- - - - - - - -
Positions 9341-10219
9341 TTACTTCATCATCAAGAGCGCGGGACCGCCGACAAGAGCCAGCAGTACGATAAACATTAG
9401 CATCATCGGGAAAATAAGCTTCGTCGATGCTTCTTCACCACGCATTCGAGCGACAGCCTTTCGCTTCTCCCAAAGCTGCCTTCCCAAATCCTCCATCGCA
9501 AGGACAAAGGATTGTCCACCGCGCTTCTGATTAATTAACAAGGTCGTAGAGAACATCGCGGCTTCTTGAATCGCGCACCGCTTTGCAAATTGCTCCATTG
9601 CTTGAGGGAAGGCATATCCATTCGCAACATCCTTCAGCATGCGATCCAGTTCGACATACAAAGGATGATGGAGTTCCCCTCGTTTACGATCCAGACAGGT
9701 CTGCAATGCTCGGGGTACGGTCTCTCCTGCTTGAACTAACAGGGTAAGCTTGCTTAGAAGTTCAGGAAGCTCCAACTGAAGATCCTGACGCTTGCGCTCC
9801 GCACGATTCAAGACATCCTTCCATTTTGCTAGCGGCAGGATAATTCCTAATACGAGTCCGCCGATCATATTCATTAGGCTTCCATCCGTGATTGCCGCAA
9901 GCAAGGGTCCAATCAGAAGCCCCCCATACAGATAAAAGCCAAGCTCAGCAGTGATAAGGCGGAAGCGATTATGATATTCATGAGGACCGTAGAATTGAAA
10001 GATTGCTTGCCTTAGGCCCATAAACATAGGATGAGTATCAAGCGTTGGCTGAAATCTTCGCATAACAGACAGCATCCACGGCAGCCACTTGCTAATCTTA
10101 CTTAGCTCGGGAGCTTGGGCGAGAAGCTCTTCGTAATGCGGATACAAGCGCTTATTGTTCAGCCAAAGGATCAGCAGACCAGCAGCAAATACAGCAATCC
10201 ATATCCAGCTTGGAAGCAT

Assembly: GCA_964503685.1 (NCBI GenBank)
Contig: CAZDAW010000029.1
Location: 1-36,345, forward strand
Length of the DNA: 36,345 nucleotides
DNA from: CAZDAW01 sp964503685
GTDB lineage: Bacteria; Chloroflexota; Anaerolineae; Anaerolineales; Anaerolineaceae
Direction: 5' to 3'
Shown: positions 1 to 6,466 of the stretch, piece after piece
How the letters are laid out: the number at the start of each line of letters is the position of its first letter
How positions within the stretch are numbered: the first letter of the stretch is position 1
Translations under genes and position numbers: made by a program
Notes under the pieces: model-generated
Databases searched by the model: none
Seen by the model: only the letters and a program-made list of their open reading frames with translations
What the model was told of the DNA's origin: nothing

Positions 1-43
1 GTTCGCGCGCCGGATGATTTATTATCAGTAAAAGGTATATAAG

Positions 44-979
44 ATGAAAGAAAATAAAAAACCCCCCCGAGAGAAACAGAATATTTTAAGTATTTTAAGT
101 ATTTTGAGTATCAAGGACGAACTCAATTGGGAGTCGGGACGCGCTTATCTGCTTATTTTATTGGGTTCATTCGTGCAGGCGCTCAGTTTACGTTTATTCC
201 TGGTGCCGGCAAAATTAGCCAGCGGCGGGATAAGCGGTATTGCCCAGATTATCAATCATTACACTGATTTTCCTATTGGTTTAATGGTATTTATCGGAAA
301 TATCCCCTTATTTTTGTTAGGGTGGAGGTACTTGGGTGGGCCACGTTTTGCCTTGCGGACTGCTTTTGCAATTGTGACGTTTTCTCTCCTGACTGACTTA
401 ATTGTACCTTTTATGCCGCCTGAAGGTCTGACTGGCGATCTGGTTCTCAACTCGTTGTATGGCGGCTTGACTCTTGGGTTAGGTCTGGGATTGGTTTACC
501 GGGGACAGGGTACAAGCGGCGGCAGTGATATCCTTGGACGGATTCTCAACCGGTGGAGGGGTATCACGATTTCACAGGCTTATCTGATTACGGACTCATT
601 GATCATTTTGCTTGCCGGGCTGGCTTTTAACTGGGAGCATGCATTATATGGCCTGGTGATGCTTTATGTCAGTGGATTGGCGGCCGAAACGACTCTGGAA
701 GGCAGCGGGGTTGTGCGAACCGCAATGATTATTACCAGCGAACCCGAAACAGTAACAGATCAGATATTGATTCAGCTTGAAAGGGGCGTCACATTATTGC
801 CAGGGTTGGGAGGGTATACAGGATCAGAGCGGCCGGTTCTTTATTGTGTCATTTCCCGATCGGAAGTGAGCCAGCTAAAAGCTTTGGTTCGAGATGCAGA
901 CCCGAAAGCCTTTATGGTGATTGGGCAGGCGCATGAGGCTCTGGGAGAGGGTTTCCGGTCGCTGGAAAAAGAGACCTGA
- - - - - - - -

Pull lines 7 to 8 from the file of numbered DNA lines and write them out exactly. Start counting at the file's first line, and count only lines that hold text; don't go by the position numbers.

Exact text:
9801 GCACGATTCAAGACATCCTTCCATTTTGCTAGCGGCAGGATAATTCCTAATACGAGTCCGCCGATCATATTCATTAGGCTTCCATCCGTGATTGCCGCAA
9901 GCAAGGGTCCAATCAGAAGCCCCCCATACAGATAAAAGCCAAGCTCAGCAGTGATAAGGCGGAAGCGATTATGATATTCATGAGGACCGTAGAATTGAAA